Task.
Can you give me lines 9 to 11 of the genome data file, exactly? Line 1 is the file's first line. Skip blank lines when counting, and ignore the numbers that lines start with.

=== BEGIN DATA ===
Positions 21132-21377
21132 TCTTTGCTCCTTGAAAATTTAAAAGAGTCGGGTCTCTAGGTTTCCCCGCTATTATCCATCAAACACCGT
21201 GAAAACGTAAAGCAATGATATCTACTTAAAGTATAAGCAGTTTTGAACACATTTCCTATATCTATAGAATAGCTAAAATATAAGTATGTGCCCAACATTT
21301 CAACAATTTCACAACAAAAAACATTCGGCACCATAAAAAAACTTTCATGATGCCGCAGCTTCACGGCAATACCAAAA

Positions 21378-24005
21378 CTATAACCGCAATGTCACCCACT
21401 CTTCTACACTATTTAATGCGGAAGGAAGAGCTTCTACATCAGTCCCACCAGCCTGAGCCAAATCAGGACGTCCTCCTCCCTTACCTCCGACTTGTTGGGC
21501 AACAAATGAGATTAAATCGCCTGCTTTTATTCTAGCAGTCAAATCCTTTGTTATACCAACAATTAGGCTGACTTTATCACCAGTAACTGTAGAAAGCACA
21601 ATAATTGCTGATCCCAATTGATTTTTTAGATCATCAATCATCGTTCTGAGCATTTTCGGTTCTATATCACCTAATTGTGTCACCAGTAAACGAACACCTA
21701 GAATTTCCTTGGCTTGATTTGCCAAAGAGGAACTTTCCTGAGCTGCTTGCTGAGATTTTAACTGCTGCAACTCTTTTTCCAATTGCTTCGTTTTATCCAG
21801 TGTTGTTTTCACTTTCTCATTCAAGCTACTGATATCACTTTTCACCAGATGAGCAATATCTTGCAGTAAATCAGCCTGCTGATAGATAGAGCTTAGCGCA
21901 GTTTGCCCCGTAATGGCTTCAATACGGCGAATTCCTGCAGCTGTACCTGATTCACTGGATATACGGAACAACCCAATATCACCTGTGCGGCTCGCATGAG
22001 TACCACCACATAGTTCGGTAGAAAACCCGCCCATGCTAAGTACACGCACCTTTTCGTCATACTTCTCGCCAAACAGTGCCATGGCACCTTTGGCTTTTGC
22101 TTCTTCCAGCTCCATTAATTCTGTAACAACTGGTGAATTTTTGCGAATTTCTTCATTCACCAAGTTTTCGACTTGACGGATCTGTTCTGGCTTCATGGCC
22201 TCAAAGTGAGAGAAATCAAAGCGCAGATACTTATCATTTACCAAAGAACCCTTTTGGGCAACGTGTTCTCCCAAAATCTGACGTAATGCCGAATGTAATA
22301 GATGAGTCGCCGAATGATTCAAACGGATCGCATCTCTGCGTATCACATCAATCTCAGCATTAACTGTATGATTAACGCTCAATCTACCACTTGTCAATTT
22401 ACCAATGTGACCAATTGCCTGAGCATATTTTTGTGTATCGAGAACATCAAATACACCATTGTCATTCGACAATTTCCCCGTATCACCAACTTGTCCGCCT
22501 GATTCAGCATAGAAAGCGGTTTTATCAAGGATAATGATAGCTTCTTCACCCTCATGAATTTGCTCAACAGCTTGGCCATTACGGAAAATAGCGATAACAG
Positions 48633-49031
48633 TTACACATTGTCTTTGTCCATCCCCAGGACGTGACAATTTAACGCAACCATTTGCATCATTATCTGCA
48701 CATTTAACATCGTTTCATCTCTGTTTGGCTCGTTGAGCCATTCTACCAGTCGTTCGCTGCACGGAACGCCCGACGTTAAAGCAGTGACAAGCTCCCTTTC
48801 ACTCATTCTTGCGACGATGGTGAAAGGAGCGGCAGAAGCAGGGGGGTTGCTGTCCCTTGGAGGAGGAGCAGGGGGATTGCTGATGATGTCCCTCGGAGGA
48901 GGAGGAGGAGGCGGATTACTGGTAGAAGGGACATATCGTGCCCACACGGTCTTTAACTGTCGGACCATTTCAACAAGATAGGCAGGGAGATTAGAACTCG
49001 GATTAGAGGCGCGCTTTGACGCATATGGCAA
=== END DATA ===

21601 ATAATTGCTGATCCCAATTGATTTTTTAGATCATCAATCATCGTTCTGAGCATTTTCGGTTCTATATCACCTAATTGTGTCACCAGTAAACGAACACCTA
21701 GAATTTCCTTGGCTTGATTTGCCAAAGAGGAACTTTCCTGAGCTGCTTGCTGAGATTTTAACTGCTGCAACTCTTTTTCCAATTGCTTCGTTTTATCCAG
21801 TGTTGTTTTCACTTTCTCATTCAAGCTACTGATATCACTTTTCACCAGATGAGCAATATCTTGCAGTAAATCAGCCTGCTGATAGATAGAGCTTAGCGCA